There is no ‘one size fits all’ Administrative Arrangement for third countries, and each one is negotiated separately and on an ad hoc basis. Negotiating this agreement might potentially be an area of friction, as it represents the first attempt at putting down in black and white a form of UK–EU post-Brexit engagement. Specifically, the agreement will stipulate rights and responsibilities for the UK as well as introducing a review mechanism to periodically assess whether the UK is meeting those obligations. It is important to demystify it, however. Signing an Administrative Arrangement with the EU is not a political step towards strengthening relationships with the bloc. It should be understood as a licence to unlock ad hoc, project-based cooperation that is intended to fully respect the signatory’s national sovereignty.

The UK’s Rationale for Joining Military Mobility

The UK’s plans to join PESCO’s military mobility are strictly related to the war in Ukraine and motivated by the need to send military kit to Ukraine faster and more easily, as well as equipment and troops to other vulnerable countries in Europe. As explained by the defence minister of the Netherlands, the country lead, ‘Military mobility is perhaps not a very sexy issue but it’s very important. While there is a war, you must know the procedures to get the things you need and the people you need from one place to another’. Thus, there is high pragmatic value in the UK wanting to improve the speed at which its troops and kit can be deployed across Europe, and attempts to deduce an underlying, long-term political agenda are misplaced.

Being able to smoothly move one’s troops across Europe at a time when war has returned to European soil contributes to credible deterrence and reinforces the European pillar of NATO

Besides pragmatic value, the UK participating in a PESCO project would be a move perfectly aligned with the UK government’s envisaged mode of post-Brexit cooperation with the bloc. The UK government has consistently favoured a flexible, ad hoc approach to future defence cooperation with the EU and, most importantly, it has supported EU defence initiatives where they complement NATO activities. PESCO’s military mobility project ticks these boxes. Improving military mobility in Europe has long been one of the flagship areas for EU–NATO cooperation. Indeed, it represents one of those spaces in which the EU and NATO complement each other. Namely, while NATO is able to plan and calculate the military’s needs for transport across Europe, the EU has the legal and regulatory weight to streamline processes as well as available funds and programmes on cross-border mobility. PESCO’s military mobility project epitomises a case where EU action supports NATO efforts and, as such, London’s decision to join is perfectly aligned with UK government policy.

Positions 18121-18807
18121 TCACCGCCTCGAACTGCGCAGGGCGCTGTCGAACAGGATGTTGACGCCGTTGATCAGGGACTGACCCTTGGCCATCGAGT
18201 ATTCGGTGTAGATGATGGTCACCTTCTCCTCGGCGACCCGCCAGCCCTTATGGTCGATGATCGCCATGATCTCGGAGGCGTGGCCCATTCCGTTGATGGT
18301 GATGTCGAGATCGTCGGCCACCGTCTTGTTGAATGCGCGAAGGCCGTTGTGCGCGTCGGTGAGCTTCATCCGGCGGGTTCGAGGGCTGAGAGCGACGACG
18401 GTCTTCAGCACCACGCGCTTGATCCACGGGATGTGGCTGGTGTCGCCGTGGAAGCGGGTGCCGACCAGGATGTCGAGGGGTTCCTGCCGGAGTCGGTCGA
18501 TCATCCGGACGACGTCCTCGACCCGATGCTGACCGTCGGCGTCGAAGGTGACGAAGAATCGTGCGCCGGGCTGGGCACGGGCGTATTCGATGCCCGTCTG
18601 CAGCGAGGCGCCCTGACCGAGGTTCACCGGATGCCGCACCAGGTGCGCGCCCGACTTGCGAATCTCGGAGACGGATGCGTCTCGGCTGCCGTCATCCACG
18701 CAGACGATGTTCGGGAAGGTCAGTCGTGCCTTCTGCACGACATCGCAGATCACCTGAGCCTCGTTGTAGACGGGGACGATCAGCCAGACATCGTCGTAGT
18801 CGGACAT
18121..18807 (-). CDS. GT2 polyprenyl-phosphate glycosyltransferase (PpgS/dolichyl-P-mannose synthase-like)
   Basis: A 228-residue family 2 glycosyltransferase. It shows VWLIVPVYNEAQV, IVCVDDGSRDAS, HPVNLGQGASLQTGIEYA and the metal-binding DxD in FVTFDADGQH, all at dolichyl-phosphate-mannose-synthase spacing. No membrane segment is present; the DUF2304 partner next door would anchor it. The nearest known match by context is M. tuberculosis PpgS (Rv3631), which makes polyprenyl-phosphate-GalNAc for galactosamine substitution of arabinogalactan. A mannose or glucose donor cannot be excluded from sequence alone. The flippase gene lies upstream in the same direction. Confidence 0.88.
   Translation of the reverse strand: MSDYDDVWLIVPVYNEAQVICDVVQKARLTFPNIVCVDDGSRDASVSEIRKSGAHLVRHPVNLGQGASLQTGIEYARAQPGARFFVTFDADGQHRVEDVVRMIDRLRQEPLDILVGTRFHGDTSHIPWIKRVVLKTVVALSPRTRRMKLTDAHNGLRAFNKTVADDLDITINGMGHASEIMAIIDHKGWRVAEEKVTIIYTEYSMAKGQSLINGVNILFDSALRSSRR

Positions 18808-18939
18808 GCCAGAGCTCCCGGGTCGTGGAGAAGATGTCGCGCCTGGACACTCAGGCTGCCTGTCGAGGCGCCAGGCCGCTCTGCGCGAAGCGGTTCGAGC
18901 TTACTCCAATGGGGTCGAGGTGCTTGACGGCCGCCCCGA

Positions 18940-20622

Implications for Anglo-European Defence Cooperation

Just as in every complicated relationship, when it comes to UK–EU engagement, there can be a tendency to overinterpret every gesture. The UK seeking to cooperate with European countries under the PESCO framework could potentially lead to further rapprochement with the EU and closer liaison with its CSDP structures, but it does not have to. For now, all that matters is that it is a sensible move which makes sense from the UK’s perspective. Being able to smoothly move one’s troops across Europe at a time when war has returned to European soil contributes to credible deterrence and reinforces the European pillar of NATO. Perhaps more importantly, the military mobility project does not entail research and development activities, as opposed to most PESCO projects. This therefore avoids a key issue the UK government has been consistently concerned about, namely restrictions over intellectual property rights in EU-led collaborative defence projects.

As such, the UK joining PESCO’s military mobility should not be interpreted as betraying the spirit of Brexit. This sort of cooperation is precisely the type of arrangement envisaged under Brexit: the UK liaising with European states where it is mutually advantageous to do so, and on issues critical to European security – to which the UK has been consistently and exceptionally committed.

The views expressed in this Commentary are the author’s, and do not represent those of RUSI or any other institution.